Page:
The F1 Commission this week rejected proposals for cheaper customer engines amid fears that such a move ‘simply wasn’t complicated enough’.
An FIA statement confirmed that the Commission vetoed the so-called ‘client’ engine in favour of drawing up some baffling and interminable 900 page regulation about costs and the minimum number of teams an engine maker must supply, thereby requiring all parties to attend another 74 very long meetings.
‘Authorising customer engines would be very straightforward,’ said one insider. ‘And that simply won’t do. Formula 1 is the pinnacle of motorsport and it must have the pinnacle of needlessly complicated rules.’
‘F1 should inspire the kids of today,’ noted another high-ranking team representative. ‘We would be neglecting our responsibility if we didn’t let our young people dream that one day they too could be sitting in a meeting room endlessly working through tiny details for some unnecessarily contrived and annoying piece of legislation.’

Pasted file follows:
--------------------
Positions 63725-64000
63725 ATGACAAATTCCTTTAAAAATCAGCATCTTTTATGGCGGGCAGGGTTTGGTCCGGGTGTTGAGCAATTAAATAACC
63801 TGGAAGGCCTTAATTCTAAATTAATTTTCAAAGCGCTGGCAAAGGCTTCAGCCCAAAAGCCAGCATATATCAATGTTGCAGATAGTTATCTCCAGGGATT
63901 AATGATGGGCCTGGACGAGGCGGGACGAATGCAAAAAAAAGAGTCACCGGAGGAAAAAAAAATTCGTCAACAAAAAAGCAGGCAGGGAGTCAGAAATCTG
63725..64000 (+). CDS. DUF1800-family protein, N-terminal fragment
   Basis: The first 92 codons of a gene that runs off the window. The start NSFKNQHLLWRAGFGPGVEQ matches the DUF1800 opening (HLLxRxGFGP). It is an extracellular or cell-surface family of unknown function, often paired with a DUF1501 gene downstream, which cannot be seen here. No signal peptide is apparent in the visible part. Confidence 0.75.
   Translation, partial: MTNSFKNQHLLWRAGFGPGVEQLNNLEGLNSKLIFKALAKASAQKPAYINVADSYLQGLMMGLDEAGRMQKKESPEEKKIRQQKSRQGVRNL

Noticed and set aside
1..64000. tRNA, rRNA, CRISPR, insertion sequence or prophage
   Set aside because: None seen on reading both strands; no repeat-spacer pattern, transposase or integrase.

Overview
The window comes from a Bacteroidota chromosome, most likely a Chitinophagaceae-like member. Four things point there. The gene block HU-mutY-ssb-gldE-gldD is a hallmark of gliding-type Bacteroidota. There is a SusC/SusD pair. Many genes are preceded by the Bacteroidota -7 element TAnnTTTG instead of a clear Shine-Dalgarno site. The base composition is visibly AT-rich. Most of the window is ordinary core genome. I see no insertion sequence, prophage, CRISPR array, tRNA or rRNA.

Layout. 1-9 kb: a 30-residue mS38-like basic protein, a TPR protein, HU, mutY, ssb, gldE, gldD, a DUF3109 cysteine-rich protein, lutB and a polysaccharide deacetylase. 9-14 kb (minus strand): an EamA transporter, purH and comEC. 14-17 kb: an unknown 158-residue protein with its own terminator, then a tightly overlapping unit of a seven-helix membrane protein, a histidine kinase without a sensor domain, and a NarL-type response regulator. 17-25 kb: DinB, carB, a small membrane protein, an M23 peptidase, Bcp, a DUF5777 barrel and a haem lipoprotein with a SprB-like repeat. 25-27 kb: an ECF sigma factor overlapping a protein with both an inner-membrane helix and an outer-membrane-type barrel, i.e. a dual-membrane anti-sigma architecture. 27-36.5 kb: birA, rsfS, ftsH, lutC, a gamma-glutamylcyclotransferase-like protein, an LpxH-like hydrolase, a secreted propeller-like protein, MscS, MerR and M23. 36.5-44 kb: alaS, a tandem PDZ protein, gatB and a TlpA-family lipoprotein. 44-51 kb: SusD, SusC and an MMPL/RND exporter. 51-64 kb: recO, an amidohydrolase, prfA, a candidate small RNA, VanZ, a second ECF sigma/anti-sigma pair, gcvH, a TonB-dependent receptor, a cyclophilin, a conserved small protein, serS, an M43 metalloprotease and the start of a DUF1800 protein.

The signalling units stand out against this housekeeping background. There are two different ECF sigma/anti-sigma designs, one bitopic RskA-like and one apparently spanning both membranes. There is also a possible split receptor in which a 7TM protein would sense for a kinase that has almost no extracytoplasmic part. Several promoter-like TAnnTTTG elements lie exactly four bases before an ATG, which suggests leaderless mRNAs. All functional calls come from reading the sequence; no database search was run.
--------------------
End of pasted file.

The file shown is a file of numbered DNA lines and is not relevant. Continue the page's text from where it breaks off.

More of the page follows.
The FIA was quick to point out that the rejection of customer engines was not only to ensure many more meetings and the creation of many more lengthy documents. There was also concern from some parties that the client power unit ‘might be better than the shitty, shitty engines we’re making at the moment’.